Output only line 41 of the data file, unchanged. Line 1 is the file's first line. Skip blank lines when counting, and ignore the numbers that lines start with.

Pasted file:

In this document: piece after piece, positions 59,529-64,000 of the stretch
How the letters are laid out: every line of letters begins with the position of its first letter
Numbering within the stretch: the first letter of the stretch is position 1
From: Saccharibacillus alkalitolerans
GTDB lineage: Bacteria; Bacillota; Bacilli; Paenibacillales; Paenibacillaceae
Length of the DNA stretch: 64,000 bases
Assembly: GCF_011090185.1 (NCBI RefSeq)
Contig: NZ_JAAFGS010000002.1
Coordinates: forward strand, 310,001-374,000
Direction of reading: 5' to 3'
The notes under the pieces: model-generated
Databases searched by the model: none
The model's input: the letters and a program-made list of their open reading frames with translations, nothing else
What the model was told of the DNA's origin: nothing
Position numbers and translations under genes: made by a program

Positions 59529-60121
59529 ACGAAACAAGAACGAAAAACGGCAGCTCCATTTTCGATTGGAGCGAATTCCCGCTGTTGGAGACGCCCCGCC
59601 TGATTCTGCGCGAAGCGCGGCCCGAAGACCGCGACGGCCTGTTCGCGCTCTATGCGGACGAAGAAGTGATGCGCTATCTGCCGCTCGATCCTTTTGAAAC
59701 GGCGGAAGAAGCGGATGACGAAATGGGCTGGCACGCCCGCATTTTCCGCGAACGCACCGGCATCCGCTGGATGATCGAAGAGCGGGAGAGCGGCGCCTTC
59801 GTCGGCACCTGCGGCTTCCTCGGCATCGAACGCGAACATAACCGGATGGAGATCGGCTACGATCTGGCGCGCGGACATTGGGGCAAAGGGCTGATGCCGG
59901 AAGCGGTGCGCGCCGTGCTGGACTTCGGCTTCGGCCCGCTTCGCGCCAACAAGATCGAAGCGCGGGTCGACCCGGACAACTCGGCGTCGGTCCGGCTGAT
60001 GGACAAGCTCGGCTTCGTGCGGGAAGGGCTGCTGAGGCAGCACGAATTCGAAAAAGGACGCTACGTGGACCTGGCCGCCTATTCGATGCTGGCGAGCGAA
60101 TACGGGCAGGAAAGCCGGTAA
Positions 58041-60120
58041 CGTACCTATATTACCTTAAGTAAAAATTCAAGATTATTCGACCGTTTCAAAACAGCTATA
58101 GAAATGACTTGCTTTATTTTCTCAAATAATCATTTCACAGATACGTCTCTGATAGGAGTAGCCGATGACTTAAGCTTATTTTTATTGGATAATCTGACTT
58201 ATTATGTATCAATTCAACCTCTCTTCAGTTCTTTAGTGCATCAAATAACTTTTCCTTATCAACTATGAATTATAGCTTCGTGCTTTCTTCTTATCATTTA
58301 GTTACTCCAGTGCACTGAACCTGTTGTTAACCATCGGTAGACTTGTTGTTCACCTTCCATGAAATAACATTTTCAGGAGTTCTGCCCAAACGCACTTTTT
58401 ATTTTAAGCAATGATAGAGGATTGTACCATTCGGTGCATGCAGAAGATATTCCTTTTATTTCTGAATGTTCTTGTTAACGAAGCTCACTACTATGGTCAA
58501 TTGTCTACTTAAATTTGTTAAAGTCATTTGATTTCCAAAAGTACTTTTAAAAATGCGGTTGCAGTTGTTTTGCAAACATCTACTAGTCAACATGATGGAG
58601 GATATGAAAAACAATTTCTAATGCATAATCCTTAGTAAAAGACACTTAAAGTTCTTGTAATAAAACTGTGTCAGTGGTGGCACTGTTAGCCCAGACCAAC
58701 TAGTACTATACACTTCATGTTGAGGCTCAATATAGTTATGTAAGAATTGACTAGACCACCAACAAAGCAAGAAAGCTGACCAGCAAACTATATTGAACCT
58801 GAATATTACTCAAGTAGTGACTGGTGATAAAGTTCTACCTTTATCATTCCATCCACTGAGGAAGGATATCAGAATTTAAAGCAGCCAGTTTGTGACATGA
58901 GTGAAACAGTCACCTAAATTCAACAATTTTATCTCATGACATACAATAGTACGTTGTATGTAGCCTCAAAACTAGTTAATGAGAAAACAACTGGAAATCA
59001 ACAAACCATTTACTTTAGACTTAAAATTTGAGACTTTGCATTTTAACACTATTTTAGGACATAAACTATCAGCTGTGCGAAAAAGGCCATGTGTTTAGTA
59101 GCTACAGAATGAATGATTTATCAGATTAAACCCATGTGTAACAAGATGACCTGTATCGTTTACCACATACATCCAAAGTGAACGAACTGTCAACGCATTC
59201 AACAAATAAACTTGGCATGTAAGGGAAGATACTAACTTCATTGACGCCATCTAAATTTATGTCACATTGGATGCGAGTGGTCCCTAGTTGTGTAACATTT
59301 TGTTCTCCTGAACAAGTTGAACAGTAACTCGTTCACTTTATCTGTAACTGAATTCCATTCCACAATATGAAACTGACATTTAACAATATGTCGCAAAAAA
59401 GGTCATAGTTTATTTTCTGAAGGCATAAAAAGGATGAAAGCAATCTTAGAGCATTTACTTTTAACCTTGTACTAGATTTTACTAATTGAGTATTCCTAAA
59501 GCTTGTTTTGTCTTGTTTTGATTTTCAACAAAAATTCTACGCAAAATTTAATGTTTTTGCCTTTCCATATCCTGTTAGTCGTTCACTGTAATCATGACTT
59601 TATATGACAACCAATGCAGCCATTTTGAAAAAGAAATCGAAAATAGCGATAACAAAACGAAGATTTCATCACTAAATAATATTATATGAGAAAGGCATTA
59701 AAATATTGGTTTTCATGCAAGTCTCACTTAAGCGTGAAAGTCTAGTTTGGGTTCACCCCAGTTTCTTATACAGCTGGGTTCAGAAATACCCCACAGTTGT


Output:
59601 TATATGACAACCAATGCAGCCATTTTGAAAAAGAAATCGAAAATAGCGATAACAAAACGAAGATTTCATCACTAAATAATATTATATGAGAAAGGCATTA